In March 2015 actress Patricia Arquette gave an acceptance speech at the Academy Awards for her role as a supporting actress, her remarks designed to raise awareness of the unequal status of women in the United States. To a standing ovation of women, including actresses Meryl Streep and Jennifer Lopez, Arquette called upon “every woman who gave birth, to every taxpayer and citizen of this nation, we have fought for everybody else’s equal rights. It’s our time to have wage equality once and for all and equal rights for women in the United States of America.” Backstage, after the speech, she expanded on her comments, specifically targeting the shortcomings of the American Constitution, which she argued was written for men. She stated, “The truth is, even though we sort of feel like we have equal rights in America, right under the surface there are huge issues that really do affect women. And it’s time for all the men who love women, and gay people, and others, to fight for us now.”1 Her speech generated more public dialogue about the Equal Rights Amendment than had been seen in decades.
At the same time, in a matter of minutes Arquette had excluded millions of people. Her words were interpreted by many to have minimized the struggles of equal rights activism for other marginalized populations, such as queer and trans people and people of color. Especially in a year that saw a massive mobilization of Black Lives Matter, a movement that speaks specifically to the institutional failures to end racism, Arquette’s “we” seemed underinformed. Similarly, 2015 was a year in which, despite the legalization of marriage equality in all fifty states, a county clerk in Kentucky could garner massive public and political support for her refusal to issue same-sex marriage licenses. It is evident in our political moment that there are many people in America who do not, in fact, “sort of feel like we have equal rights,” and so her prioritization of one oppression over another made her the target of much criticism.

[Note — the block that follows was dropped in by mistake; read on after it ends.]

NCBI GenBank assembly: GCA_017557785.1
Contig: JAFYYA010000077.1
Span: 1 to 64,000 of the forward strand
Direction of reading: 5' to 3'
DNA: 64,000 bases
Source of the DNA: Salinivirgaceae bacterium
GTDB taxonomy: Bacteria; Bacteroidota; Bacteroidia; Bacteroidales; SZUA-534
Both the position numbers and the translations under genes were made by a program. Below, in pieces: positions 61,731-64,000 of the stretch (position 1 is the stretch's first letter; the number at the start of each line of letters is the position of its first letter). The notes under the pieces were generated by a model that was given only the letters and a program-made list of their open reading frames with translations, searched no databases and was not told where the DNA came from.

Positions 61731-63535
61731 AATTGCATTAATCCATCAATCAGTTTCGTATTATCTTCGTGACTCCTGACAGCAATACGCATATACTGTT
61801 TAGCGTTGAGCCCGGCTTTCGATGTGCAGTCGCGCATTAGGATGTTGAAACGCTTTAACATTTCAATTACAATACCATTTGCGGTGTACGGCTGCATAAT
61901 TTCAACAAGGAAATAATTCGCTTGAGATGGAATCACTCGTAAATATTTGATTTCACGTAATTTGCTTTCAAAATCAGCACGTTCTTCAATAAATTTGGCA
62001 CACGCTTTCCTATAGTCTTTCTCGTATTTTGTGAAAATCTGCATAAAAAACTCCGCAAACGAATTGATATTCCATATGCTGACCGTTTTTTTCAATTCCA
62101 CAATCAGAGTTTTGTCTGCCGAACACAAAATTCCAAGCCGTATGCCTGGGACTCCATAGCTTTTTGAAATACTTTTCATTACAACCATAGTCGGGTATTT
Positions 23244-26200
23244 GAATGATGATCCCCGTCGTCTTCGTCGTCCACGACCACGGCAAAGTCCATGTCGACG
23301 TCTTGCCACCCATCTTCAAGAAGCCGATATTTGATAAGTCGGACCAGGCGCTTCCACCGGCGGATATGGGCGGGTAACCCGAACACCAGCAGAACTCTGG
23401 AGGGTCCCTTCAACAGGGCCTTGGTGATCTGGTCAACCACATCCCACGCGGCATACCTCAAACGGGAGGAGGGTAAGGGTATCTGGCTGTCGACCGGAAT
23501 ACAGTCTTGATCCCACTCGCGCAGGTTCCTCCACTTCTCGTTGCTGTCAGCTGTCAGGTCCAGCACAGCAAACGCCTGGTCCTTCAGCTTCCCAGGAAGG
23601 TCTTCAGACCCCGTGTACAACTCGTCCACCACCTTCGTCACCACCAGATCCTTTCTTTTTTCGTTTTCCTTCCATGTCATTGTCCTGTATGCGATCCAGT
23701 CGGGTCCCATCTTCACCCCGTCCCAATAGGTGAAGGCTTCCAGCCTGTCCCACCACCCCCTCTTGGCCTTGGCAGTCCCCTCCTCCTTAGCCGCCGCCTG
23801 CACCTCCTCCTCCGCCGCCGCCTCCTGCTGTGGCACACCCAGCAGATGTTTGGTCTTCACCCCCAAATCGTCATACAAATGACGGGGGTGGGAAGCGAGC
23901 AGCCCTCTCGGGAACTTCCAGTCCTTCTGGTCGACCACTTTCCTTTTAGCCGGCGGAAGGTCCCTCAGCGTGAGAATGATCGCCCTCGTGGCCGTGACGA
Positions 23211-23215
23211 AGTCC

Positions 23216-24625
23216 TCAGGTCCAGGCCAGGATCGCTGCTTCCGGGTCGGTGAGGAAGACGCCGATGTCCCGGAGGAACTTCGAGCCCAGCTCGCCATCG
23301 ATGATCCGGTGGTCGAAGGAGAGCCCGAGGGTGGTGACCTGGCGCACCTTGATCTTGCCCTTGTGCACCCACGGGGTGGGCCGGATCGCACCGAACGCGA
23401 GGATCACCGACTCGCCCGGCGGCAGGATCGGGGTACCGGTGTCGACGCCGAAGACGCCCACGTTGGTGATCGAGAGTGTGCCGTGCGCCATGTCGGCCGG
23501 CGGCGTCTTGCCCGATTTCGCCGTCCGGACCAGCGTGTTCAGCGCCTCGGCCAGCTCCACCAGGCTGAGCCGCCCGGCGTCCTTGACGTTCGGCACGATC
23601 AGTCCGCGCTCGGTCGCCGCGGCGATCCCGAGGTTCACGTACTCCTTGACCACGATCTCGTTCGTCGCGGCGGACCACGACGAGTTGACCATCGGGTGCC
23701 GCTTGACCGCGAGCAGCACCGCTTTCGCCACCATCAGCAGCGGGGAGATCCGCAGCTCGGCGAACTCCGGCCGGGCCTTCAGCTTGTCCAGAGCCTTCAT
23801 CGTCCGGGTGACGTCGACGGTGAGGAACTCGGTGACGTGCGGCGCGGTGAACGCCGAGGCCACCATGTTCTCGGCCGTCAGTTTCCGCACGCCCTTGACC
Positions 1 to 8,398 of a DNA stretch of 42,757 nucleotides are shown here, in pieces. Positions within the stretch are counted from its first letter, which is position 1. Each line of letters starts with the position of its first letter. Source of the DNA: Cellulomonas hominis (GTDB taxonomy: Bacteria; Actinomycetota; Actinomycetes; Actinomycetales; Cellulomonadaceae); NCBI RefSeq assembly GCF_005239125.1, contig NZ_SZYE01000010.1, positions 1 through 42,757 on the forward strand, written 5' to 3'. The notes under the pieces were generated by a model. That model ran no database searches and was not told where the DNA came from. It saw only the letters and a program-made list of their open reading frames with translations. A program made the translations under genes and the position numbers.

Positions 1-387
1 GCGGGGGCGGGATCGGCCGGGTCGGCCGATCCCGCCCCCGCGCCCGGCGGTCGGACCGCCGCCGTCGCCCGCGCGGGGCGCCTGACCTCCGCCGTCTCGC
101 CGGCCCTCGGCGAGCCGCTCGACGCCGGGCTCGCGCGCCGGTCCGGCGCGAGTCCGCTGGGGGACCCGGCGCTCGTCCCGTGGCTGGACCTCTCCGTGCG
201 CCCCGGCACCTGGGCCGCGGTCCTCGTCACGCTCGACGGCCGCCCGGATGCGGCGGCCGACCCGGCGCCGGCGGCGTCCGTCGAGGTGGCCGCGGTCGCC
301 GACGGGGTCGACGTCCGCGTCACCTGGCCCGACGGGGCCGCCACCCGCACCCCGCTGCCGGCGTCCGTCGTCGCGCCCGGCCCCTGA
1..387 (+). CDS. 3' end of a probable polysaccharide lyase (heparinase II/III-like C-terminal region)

Not long after the Academy Awards, in June 2015, actress Meryl Streep [End Page vii] stepped up for the Equal Rights Amendment, mailing every member of Congress a copy of Jessica Neuwirth’s book, Equal Means Equal: Why the Time for an Equal Rights Amendment Is Now.2 In her letter that accompanied the book, Streep implored the members of Congress to “stand up for equality–for your mother, your daughter, your sister, your wife or yourself–by actively supporting the Equal Rights Amendment.”3 As of September 2015, Streep had received only five responses.4 Author and activist Jessica Neuwirth’s ERA Coalition, the mission of which is to support passage and ratification of the Equal Rights Amendment, claims on its website that “the movement for sex equality is strong and is gaining momentum.” Furthermore, the ERA Coalition, a 501(c) (4) political organization that is working to support passage and ratification of the Equal Rights Amendment, aims to bring “the wisdom of veteran activists together with the energy and social media skills of a new generation to build a successful coalition effort for the passage and ratification of the ERA.”5 Its member list includes dozens of famous supporters, 60 percent of whom are white women (if we include the white men, 78 percent of the total listed membership is white).6 Its Board of Directors, despite its mission to bridge veterans with the new generation, is made up of women all over forty years of age.7 In short, the faces of the Equal Rights Amendment in the United States today are predominantly of wealthy, white, middle-aged and older women.
This special issue originated at a conference, “The Equal Rights Amendment in the 21st Century: Where Have We Come From, and Where Will We Go?” held at Roger Williams University in November 2013. The conference mission was to bring together people who could address the past of the ERA in a multidisciplinary way, in order to hypothesize about its continued relevance in the twenty-first century.
The failure of the Equal...